The rail strike was called after negotiations over pay collapsed and workers voted in favour of walking out. Around 40,000 workers are expected to be missing on June 21, 23, and 25 as union bosses cripple the country.
What is the rail strike dispute about?
RMT members voted in favour of a three-day 24-hour strike at 13 train operators and Network Rail.
Negotiations between the two sides failed to secure a pay proposal or agreement on redundancies.
RMT general secretary Mick Lynch said: “We have a cost-of-living crisis, and it is unacceptable for railway workers to either lose their jobs or face another year of a pay freeze.”
READ MORE: Orban’s government gives England the red card over football row
Which lines are affected by the strike?
Operators affected include Avanti West Coast, c2c, Chiltern Railways, CrossCountry, East Midlands Railway, Greater Anglia, GWR, LNER, Northern, Southeastern, South Western Railway, TransPennine Express, and West Midlands Trains (including London Northwestern Railway).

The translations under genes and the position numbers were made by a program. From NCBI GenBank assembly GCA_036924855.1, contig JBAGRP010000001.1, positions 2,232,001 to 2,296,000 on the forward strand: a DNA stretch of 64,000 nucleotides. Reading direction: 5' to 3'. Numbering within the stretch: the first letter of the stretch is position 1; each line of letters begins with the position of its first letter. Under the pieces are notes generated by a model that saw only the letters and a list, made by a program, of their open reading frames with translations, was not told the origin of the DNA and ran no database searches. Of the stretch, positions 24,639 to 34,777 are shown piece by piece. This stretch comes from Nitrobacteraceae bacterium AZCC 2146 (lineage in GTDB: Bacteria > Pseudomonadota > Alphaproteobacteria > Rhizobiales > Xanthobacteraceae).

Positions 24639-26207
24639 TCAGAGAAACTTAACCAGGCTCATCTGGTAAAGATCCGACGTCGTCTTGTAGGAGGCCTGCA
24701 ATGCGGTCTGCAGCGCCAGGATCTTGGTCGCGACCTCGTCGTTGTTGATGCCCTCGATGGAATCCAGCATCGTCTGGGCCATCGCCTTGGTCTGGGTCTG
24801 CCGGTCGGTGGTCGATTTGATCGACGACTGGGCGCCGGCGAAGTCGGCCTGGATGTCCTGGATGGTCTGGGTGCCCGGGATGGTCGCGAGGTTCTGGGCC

Most lines run by these companies are expecting significant disruption including delays and cancellations.
Passengers affected by the strike are entitled to a full refund and can contact their train operator to arrange this.
It is expected that the main lines on the railway will have some service during the strike for those who cannot avoid train travel.
This would include trains from London to other parts of the country in the north and midlands, as well as to the south west.
Commuter lines in Manchester, Birmingham, Leeds and London are also expected to have some services running although these will be reduced significantly.
Thameslink trains will be running a limited service from 7.15am to the late afternoon and it expects trains to be very busy.
Is the London underground affected by the rail strike?
Some 10,000 London Underground RMT members are taking part in the 24-hour strike on June 21.
This coincides with the rail strike as union bosses plan to shut down the country’s transport system.
Just a few weeks ago London Underground workers staged another strike on June 6 where 4,000 walked out.